Silver, frustrating for its tendency to tarnish under the best conditions, goes into tarnish overdrive in the presence of salts. It, too, weakens easily with prolonged exposure. Even platinum, one of the stronger metals, can become tarnished from saltwater, albeit at a slower rate than gold or silver. Still, it is best to avoid exposure.
Evil under the sun
Agatha Christie was not talking about the effect of sunlight on gems in her classic novel. Yes, sunbathing is another summer activity that can damage jewelry. Exposure to full sun can alter the color of certain gemstones. Amethyst, Aquamarine, Citrine, Sapphire, and Opals will experience a change in their vibrancy and appear to fade in color. Kunzite, the gorgeous pinkish-to-purple gem first mined in California, is particularly susceptible to color shifting after exposure to excessive sunlight. Kunzite is most valuable when it has vibrant color. Extended exposure to the sun will not only damage the look of the gem but decrease its value dramatically. (Source: Gia.edu)
Wear your fine gems in short spurts during the day to limit their exposure to the sun’s damaging rays, or stick to indoor venues. Heat, like sunlight, can cause color shifts in some gyms. Do not leave your jewelry in a hot car parked in the sun. Always store them in cool, dark locations. (source: Shoplc.com)
Sand causes scratches and breakage
A grain of sand pit in an otter shell causes a pearl to form. Nothing as miraculous happens if sand or grit gets on the surface of gemstones. Sand, dirt and small stones can scratch the surface of your jewelry, causing damage to the metals and gemstones. Remember, sand is silica, which is what is used to make glass. Its abrasive qualities are famously eponymous in the form of sandpaper, which can smooth just about any troublesome rough spots—and will wear off the surface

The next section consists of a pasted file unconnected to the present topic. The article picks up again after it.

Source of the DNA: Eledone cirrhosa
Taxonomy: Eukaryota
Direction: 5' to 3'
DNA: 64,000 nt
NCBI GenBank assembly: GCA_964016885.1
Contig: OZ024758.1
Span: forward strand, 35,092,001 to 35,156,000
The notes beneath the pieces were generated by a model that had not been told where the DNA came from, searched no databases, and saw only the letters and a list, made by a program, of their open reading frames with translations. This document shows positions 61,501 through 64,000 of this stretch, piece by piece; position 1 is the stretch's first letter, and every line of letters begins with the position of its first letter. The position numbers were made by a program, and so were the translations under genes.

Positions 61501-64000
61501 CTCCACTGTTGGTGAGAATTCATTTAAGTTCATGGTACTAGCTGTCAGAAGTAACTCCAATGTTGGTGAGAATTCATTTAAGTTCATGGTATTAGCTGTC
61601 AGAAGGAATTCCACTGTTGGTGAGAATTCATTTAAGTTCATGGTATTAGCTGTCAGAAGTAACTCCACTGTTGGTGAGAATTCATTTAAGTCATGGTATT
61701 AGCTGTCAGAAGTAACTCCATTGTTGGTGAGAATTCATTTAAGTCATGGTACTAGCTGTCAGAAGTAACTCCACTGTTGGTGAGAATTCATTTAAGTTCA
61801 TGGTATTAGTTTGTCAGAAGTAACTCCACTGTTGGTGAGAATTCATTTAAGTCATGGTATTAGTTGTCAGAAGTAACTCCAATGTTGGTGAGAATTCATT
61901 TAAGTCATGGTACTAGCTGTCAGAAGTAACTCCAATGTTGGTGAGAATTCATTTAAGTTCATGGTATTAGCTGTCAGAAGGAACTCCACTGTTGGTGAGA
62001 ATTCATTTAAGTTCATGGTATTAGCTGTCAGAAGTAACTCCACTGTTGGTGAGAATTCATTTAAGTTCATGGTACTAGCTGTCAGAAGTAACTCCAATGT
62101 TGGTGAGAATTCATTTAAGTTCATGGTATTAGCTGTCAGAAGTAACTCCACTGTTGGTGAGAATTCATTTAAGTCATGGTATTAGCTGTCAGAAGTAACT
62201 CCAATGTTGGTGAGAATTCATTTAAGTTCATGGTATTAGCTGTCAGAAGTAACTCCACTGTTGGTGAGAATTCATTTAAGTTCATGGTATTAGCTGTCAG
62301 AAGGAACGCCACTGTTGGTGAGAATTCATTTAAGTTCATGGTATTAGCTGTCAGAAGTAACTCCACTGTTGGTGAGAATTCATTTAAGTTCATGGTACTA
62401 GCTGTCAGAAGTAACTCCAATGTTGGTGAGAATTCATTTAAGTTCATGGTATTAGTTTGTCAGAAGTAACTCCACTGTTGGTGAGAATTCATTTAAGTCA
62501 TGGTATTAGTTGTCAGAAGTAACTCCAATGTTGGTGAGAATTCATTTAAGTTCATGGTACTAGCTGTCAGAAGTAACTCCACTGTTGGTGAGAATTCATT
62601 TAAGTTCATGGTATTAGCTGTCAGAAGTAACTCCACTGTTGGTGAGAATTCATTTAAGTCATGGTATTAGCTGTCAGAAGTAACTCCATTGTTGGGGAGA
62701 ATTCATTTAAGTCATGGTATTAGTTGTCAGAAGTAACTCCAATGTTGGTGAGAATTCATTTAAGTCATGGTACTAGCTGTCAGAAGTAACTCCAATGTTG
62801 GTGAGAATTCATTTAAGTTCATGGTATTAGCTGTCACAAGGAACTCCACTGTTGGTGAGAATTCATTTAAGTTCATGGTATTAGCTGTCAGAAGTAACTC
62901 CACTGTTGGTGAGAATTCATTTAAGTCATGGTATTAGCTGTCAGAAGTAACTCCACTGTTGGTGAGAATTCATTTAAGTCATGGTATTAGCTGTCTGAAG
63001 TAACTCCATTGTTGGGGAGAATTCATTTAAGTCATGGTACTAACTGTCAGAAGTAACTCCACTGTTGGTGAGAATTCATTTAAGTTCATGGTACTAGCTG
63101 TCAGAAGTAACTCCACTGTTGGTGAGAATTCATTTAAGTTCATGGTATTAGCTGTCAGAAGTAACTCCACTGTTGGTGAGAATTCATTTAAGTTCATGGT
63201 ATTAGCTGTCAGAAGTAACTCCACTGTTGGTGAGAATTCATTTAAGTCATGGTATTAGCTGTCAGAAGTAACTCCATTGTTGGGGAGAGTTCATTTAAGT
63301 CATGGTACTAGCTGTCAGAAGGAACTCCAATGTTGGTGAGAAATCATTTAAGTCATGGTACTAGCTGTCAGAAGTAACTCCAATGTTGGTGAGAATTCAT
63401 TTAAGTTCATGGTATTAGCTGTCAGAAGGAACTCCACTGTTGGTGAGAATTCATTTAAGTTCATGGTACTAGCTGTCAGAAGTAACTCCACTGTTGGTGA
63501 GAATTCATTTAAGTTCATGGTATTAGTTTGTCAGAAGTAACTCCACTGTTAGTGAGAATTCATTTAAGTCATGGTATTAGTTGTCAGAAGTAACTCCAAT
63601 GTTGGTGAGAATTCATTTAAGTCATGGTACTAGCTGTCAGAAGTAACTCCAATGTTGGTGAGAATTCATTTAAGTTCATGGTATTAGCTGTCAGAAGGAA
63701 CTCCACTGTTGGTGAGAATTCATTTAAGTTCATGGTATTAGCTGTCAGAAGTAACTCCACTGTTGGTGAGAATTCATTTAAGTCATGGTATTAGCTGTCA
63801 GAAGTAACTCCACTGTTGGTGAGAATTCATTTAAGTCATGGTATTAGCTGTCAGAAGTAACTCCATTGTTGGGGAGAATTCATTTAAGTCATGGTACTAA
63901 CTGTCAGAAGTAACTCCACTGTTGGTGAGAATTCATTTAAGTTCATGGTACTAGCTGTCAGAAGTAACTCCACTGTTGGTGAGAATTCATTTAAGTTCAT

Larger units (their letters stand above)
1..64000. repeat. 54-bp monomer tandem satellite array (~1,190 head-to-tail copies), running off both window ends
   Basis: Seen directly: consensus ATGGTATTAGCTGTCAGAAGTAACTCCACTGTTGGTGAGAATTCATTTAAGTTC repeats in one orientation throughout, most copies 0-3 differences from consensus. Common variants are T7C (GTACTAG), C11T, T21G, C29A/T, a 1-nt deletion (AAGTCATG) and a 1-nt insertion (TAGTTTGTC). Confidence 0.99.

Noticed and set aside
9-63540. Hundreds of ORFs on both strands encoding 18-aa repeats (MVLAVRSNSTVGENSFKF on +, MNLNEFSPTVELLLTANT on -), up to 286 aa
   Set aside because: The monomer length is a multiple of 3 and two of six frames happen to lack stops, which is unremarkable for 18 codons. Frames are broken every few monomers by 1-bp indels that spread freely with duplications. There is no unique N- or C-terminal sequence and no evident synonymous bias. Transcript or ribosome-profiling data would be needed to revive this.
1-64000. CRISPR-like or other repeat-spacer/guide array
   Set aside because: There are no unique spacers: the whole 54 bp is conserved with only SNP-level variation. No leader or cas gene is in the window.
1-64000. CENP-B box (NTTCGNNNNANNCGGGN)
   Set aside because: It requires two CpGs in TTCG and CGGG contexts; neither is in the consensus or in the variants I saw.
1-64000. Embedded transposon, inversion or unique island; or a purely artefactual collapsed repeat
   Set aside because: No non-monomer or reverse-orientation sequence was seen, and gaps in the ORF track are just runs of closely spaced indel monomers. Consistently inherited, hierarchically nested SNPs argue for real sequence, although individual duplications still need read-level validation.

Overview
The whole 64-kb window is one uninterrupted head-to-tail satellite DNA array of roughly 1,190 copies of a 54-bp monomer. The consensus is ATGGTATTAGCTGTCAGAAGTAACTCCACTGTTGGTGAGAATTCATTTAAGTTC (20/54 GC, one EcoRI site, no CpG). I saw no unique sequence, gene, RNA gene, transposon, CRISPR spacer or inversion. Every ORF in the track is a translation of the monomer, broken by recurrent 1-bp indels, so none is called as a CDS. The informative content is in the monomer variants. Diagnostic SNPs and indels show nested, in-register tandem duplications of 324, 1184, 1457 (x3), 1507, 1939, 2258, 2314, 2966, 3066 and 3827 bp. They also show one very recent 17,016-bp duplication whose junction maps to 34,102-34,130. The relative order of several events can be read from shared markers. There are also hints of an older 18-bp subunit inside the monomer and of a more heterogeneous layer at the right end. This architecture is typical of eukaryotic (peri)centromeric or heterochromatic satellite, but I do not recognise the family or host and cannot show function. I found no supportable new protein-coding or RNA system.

of things like gold–plating, rhodium–plating, and vermeil, and cause scratches on the facets of gemstones! Sand can also get lodged in the jewelry clasps and fasteners causing them to break. So, be careful when you play a game of beach volleyball, throw a frisbee with a friend, or make the perfect sandsculpture–keep thinking summer activity can damage jewelry.
How to clean your jewelry
If you forget to remove your jewelry prior to swimming in saltwater or while on the beach, the best thing you can do is thoroughly rinse each piece with water (don’t forget to cover the drain, lest you lose something through the holes). For most settings and jewelry, rust is not a concern, so don’t worry about overdoing it. (Okay, not watches. It should go without saying, but there are labels on coffee cups reminding us that coffee might be hot.) Rinse away! You need to turn solidified salt solids back into a liquid.
Just in case this, too, is not obvious: do not scrub your potentially salty or gritty jewelry! That turns your grit into a tiny abrasive. Think sandpaper. See above if you skimmed your way down to here!
Work the mechanical parts
Be sure to open and close the clasp and gently move joints, if any, to dislodge any stuck pieces of sand or silt. Pay particular attention to any sand caught inside your pendant and gem prong settings and inside filigree decorative designs. Once rinsed, use a gentle soap to cleanse and follow up with another thorough rinse. Don’t leave any sand behind!
Pay particular care if the jewelry you are working with has any kind of fiber or elastic. Very often, a segmented band on your wrist watch could have thin elastic bands that run throughout. These can corrode with contact with heat or water. Jewelry that contains pearls or beads are strung on some form of fiber or cord. These can also deteriorate, and can break catastrophically, sending valuable pieces flying.
Dry with a blow dryer, if possible, to be certain to remove any particles that can scratch the metals and gemstones, and removing all the water will stem the development of rust should your jewelry be susceptible to oxidation from water. Read our care and usage guide for more advice on maintaining and storing your jewelry on a daily basis.
Lee, Harper. ( 2006). To kill a mockingbird. New York :Harper Perennial Modern Classics
About the author
Richard Williamson is an award winning copywriter with more than two decades of experience. Find out more about him at www.RichardWroteThis.com